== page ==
Another brilliant Sunday, 11 May 2014, at Otari-Wilton’s Bush. This is my fifth foray here this autumn and I am still finding species that I have not seen before.
Porcelain slimecap [Oudemansiell australis] and wood-ear jelly – These species were growing on dead karaka trees, read more here.
In the plant collection garden I made three collections of Psathyrella which I think represent three different species. The first was growing on woodchip mulch. The first is the red-edged roundhead [Psathyrella corrugis = Panaeolus sp. see here]. If you turn the cap upside down and look at the gill edges through a hand lens then the edges should look reddish-brown compared to the rest of the gill. I find it best to do this with sunlight on the gills.
The second species was also on woodchip with the caps a little more conical then the red-edged roundhead and the gill edges are the same colour as the rest of the gill and lack the reddish colouring. This appears very similar to Psathyrella conopila.
The third Psathyrella species was larger and growing in a crevice in the greywacky rock. However this bank had a woodchip mulched garden above and a woodchip mulched path below. This may be a native species.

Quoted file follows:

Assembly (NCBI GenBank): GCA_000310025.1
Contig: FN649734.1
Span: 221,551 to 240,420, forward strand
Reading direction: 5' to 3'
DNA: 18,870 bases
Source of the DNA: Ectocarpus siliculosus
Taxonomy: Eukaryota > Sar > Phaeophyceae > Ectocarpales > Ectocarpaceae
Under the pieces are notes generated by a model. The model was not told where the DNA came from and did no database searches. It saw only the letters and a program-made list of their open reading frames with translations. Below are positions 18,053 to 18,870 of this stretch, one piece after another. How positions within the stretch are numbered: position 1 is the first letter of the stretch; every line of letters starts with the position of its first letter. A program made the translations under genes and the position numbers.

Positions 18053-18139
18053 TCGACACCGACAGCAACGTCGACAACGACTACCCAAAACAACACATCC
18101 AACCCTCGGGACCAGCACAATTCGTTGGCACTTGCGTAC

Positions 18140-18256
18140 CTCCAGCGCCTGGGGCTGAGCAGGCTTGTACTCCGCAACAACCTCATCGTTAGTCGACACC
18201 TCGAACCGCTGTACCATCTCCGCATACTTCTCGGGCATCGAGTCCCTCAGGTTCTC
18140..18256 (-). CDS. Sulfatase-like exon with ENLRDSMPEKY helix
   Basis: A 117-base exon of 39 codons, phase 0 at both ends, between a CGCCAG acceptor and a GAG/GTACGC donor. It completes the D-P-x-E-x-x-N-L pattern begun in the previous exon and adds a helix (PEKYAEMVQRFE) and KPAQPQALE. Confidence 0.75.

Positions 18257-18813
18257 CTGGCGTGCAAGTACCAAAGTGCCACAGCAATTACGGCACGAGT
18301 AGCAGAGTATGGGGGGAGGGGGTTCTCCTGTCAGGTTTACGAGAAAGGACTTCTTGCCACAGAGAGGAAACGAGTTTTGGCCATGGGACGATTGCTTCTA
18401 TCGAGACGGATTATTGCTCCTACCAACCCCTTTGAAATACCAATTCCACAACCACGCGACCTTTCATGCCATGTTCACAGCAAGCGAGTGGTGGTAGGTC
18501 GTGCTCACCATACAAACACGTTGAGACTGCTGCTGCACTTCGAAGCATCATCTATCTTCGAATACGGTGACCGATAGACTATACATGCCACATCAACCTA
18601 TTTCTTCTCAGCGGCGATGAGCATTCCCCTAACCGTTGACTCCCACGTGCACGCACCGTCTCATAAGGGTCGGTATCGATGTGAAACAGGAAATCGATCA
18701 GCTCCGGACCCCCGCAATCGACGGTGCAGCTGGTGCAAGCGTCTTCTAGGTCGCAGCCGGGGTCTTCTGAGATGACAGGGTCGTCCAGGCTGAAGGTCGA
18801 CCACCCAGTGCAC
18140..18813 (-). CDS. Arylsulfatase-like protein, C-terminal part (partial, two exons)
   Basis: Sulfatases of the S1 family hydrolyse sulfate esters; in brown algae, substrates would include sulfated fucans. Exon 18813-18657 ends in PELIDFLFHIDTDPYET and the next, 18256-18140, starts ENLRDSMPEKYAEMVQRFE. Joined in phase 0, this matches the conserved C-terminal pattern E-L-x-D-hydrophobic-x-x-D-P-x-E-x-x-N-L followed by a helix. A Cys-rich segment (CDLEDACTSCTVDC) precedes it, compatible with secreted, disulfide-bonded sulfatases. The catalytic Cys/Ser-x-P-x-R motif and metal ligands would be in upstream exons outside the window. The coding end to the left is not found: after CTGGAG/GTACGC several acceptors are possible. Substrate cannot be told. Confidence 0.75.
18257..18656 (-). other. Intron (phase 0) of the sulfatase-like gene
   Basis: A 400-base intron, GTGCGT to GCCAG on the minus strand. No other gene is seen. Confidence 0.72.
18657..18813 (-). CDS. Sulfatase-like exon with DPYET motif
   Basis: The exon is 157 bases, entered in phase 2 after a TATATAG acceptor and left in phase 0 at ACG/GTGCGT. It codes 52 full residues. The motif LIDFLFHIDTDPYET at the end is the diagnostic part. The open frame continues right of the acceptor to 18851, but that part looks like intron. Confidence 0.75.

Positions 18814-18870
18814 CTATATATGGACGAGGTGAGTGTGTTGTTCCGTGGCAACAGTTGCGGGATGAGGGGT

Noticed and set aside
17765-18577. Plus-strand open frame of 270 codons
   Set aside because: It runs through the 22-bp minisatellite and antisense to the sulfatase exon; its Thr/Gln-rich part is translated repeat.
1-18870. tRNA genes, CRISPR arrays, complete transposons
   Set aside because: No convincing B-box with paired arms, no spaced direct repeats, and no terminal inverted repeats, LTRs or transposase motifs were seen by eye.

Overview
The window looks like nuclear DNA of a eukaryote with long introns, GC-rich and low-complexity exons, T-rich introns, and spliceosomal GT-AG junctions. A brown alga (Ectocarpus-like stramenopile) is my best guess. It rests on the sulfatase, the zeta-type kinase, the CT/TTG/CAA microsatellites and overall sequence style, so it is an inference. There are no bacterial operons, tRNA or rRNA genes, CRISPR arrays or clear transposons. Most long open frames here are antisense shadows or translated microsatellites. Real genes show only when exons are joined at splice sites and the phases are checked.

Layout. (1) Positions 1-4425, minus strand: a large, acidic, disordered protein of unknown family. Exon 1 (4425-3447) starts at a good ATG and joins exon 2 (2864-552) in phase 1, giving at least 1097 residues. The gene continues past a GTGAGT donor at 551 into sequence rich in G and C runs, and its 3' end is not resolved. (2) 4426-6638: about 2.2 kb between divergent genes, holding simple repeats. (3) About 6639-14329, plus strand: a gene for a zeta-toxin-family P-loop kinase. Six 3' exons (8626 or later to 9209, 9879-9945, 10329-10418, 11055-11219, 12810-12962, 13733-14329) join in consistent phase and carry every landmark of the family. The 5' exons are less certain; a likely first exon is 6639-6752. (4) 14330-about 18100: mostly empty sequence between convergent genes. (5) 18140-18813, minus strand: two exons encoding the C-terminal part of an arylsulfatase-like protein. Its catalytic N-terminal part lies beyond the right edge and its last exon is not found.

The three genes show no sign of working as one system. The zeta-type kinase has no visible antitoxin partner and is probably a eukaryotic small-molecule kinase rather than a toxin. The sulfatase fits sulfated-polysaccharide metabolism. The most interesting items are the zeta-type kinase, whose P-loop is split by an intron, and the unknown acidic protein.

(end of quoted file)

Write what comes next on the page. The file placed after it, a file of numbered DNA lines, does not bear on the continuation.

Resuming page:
Here are the three species black spore prints with the native Psathyrella species on the left, Psathyrella corrugis in the middle, and Psathyrella conopilaon the right.
This sturdy little parasol (Lepiota sp.) keeps turning up on the woodchip mulch but I still do not have a name for it.
This much bigger Lepiota was coming up in several clumps in the woodchips. It is the spiny parasol [Lepiota aspera] and I have only seen it once before growing in a chicken run in the Western Hutt hills
This little yellow mushroom was growing on the woodchip mulched path. It looks a bit like Leucocoprinus fragilissimus however that species has a ring on its stem and there was no sign of one here. [Note added 22 May 2014: I need to open my eyes as this specimen clearly has brown spores and puts this in Bolbitius and probably Bolbitius vitellinus.]